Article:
Bagging a black bear

Ashlee Vilasuso of Orrington poses with the 220 pound black bear she shot recently while hunting with her father, Ron. Ten-year-old Ashlee also is a black belt in karate and has won numerous awards in cowboy action shooting competitions. (Photo courtesy of the Vilasuso family)
Ashlee Vilasuso of Orrington poses with the 220 pound black bear she shot recently while hunting with her father, Ron. Ten-year-old Ashlee also is a black belt in karate and has won numerous awards in cowboy action shooting competitions. (Photo courtesy of the Vilasuso family)
Posted Sept. 24, 2010, at 6:18 p.m.
Last modified Jan. 29, 2011, at 12:26 p.m.

Chat with Ashlee Vilasuso for a few minutes and you begin to wonder when she actually found time to shoot her first bear a couple weeks back.

Ashlee is a karate expert who has earned her black belt. She’s a cowboy action shooting champ who travels around the state and all over the eastern U.S. to compete. She plays soccer and softball and is a cheerleader.

Then there’s school.

Ashlee Vilasuso is 10 years old. And in her first year as a licensed junior hunter, the Orrington fifth-grader is enjoying the kind of success that veterans would envy.

Back in the spring — before she earned her black belt in August — Ashlee bagged two turkeys. On the same day.

The jakes weighed 14 and 16 pounds, and she tagged both on Youth Turkey Day, when the state’s junior hunters and their mentors have the woods to themselves.

More recently, she bagged a good-sized black bear while hunting with her dad, Ron.

“It weighed 220 pounds, [live weight],” the soft-spoken Ashlee said. “He came in and sniffed around the smaller buckets that we had and then walked out in front of a big barrel, and that’s when I shot him.”

Left out of her first version of the story: Ashlee first had to improve her shooting position in order to get off the shot.

“The front of our tree stand has a shooting rail and she couldn’t see over it,” her mother, Sandy Vilasuso, added. “So she needed a little boost.”

That’s where Ron came in.

“I was on my dad’s knee,” Ashlee said.

Sandy Vilasuso explained that whenever the duo heard something approaching their bait site, Ashlee would perch on her dad’s lap to get a better look.

Even though Ashlee was excited about filling her bear tag, she said there were many other factors that made the hunt enjoyable.

During the three days that she spent in her stand, she had quite a few memorable experiences.

“I heard a beaver smack his tail. We saw a porcupine climbing a tree. We heard an owl and a coyote. We had two deer run out. And a smaller bear came out [after the deer had left],” she said.

Sandy Vilasuso said that both Ashlee and her brother, 13-year-old Daniel, are accomplished cowboy action shooters. In true cowboy action fashion, both are known in competitive circles by their cowboy names.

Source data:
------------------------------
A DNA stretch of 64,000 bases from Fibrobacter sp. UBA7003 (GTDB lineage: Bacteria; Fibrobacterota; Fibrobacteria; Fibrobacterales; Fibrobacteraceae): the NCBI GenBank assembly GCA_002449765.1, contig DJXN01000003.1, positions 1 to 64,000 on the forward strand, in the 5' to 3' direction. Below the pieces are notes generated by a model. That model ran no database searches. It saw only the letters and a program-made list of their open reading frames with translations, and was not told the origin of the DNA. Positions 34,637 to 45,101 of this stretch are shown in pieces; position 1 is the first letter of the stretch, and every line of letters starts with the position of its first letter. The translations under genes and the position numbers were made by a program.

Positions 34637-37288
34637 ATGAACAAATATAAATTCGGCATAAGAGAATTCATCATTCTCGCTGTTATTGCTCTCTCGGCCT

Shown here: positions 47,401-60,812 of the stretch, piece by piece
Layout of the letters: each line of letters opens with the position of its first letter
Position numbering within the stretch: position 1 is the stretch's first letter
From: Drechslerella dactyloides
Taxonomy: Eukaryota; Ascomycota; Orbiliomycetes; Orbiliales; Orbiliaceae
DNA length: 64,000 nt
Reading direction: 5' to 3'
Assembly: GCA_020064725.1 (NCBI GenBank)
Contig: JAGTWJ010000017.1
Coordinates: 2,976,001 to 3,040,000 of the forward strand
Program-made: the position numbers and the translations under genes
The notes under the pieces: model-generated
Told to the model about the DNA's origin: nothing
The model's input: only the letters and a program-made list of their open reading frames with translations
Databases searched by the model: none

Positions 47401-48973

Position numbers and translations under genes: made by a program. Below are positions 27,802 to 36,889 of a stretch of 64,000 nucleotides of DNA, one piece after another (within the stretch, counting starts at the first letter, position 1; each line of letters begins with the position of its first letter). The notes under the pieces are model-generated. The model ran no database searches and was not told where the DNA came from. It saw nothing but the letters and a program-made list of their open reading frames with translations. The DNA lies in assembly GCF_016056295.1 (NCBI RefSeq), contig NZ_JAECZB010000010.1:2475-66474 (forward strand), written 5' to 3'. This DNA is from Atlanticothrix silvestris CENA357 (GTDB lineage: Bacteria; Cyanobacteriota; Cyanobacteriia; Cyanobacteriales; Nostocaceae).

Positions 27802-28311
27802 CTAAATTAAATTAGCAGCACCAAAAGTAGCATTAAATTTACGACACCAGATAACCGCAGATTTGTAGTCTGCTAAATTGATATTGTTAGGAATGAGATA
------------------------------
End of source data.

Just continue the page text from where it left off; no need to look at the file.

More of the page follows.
Daniel is “Dan the Man.” Ashlee? Meet “Lil Miss Sassy.”

The Vilasuso kids have been competing in cowboy action events for three years, and Ashlee has been the state champ in the “Buckarette” class for all three. Her mom said she also won the New England championship twice; the other year she had a scheduling conflict and wasn’t able to attend the entire competition.

“They compete against many adults because there really aren’t a lot of kids,” Sandy Vilasuso said. “You have your categories — that’s where the Buckaroo and Buckarette come in — but [their] overall is what they really look at, because that’s where their competition is.”

Sandy Vilasuso said that both Ashlee and Daniel have been trained well and have learned that firearms must be respected. If they hadn’t fully absorbed those lessons, she said that neither child would be competing.

“They’re very, very safety conscious,” Sandy Vilasuso said. “That’s why they’re allowed to do this.”

Next on Ashlee’s agenda: Deer season. And she said she hopes she’d be able to enjoy some more hunting success come November.

“I think she’ll do it,” her mom said.

With a chuckle, Sandy Vilasuso did admit that her daughter’s luck wasn’t with her when a certain permit lottery was held in June.

Relatively few hunters fill all four big-game tags — turkey, bear, deer and moose — in a given year. One reason for that: Only a few thousand hunters — 3,140 this year — earn the right to hunt moose each year.

“I wish she could have been drawn for a moose,” Sandy Vilasuso said. “She could have gotten a grand slam.”

Not that she … or Ashlee … is really complaining, mind

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